We are going to take a break from the 2021 new product announcements and bring you all another edition of 5 from the Grinder. This time it is KNIFE Magazine’s own staff correspondent Del Corsi.
Del is an effusively friendly guy, as one would expect from a Canadian maker. His enthusiasm for knives, knifemaking, and knifemakers shows in his creations, both those he grinds, and those he writes.
If you are new to our series and would like to be featured yourself, you can find out more about 5 from the Grinder here.
Without further ado, we give you our friend Del Corsi…
Please introduce yourself and let us know what led you to making/designing knives
Knifemaker, staff correspondent for Knife Magazine, knife lover! While dragging a deer up a hillside by myself years ago I lost my favorite hunting knife. No snow to backtrack, had already dressed the deer so never searched too long. A friend told me about a local custom knifemaker named Steve Price. When I saw what he was making the hook was set! I was logging then, Steve wanted to trade firewood for a knife. A year or so later I had a back surgery, knowing I wanted to make a knife Steve brought me a 3 inch by 21 inch belt sander, some files, along with a profiled drop-point knife. He said “rehabilitate.” And I did! Steve took me under his wing and taught me how to make knives, his specialty was a mirror finish which became my “carrot.”
What knifemaker(s) or designer(s) have had the biggest influence on you? Do you have any mentors?
In addition to collector grade working knives Steve Price made some incredible San Francisco art daggers in the style of Michael Price, I love reaching above my skillset tackling work of this type. A local collector and friend had knives made by Bob Loveless, Charlie Dake, Buster Warenski, and SRJ (Steve Johnson). This friend would let me pick a knife to take home and study in exchange for doing some finishing work on some knives with minor damage. One particular mirror polished knife made by SRJ featured pearl scales, Julie Warenski engrave a mermaid in gold on the bolsters. Legendary bladesmith Brian Lyttle was a great friend and mentor as well, spending time in his shop in High River, Alberta, was always a mind boggling experience.
What is your favorite knife pattern or style from history?
The San Francisco style of knives made by Michael Price and others of that era are my favorite of all. The combination of elegance and artwork in these lethal looking designs are the highest bar of craftsmanship for me. A close second is the bowie knife, which I now pronounce properly!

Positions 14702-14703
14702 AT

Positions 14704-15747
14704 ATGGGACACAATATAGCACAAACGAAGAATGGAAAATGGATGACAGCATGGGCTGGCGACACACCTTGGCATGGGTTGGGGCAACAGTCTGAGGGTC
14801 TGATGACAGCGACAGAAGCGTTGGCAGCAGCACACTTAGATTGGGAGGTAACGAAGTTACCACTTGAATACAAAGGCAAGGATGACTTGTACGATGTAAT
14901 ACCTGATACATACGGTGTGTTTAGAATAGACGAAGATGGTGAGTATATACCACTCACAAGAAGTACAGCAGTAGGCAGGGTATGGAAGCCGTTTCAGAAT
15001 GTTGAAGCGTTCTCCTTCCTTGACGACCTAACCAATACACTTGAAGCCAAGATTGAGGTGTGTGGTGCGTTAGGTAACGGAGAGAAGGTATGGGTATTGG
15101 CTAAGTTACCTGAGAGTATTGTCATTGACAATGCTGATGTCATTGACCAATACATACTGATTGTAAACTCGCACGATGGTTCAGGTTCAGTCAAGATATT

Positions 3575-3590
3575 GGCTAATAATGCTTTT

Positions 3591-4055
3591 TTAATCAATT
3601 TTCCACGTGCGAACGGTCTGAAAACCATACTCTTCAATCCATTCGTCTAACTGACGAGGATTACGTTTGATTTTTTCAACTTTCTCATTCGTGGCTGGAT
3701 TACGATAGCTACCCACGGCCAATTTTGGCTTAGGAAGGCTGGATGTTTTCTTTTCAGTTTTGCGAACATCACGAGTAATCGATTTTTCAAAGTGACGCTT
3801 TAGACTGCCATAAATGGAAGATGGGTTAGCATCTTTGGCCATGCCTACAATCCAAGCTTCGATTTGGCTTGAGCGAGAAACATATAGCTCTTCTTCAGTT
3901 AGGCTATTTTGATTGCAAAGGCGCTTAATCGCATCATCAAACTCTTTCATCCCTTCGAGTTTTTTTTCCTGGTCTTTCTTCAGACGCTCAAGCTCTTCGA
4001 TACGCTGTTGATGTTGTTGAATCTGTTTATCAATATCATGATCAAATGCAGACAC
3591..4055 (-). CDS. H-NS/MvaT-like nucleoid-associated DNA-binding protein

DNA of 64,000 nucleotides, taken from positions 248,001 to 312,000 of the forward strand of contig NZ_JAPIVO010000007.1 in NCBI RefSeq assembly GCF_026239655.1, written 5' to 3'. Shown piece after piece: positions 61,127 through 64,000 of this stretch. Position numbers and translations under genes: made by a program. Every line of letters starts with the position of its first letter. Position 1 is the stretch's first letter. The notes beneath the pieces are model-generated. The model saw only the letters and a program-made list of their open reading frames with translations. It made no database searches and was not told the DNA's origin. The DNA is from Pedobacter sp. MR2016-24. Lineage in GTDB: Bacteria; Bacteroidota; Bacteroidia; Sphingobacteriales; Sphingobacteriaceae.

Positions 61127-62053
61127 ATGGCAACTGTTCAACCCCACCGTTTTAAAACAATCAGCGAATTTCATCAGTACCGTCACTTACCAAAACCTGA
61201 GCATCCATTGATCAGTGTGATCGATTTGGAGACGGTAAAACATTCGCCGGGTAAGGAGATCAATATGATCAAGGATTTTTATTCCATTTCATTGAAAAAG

What is the next big thing in knifemaking? / What direction do you see the industry going?
In my opinion the next big thing in knifemaking will likely be folding knives and their mechanisms. The advent of 3-D printers is allowing makers to go from CAD designs to an actual working model in no time at all. It would previously take days or weeks to produce a working folder prototype out of steel , now it happens in minutes! Custom knives will continue to push the envelope in terms of design and quality as they always do. Knifemaking is extremely popular right now due in part to social media, this has resulted in a plethora of mediums to learn techniques, and share knifemaking methods right at our fingertips! Production knives appear to be trending toward high quality and well made products, consumers have increased their knowledge and expectations. The days of cheap knives being dumped on the market are gone for good – I hope!
Is there a knife from your lineup that you feel best exhibits who you are as a knifemaker/designer in terms of design elements, aesthetic or techniques used?
A mirror finished drop-point with a soldered guard is my signature knife. The fit and finish for this knife always challenges me, it is also the most rewarding. A soldered guard with no gaps whatsoever is a beautiful thing, so too is a mirror finished blade with no orange peeling, ripples, or even the smallest scratch! I also make a collector grade folder that is very popular.
What is your EDC and why?
I always have a folder on my belt, for the last twenty years it has been one given to me by knifemaker Terry Roberts. The scales are jasper from Biggs Canyon in Oregon that I gave to Terry, in return this surprise gift arrived. Almost lost this at an airport once, forgot it was on my belt. I was so fortunate that they allowed me to go back through Customs into the baggage area, the helpful attendants there retrieved my suitcase and let me store it. My other regular “companion” is a Spyderco Salt H1 model that clips nicely inside my pocket. Extremely welcome addition, I walk my dog in an area frequented by bears and the odd cougar. Those serrations on the H1 mean business!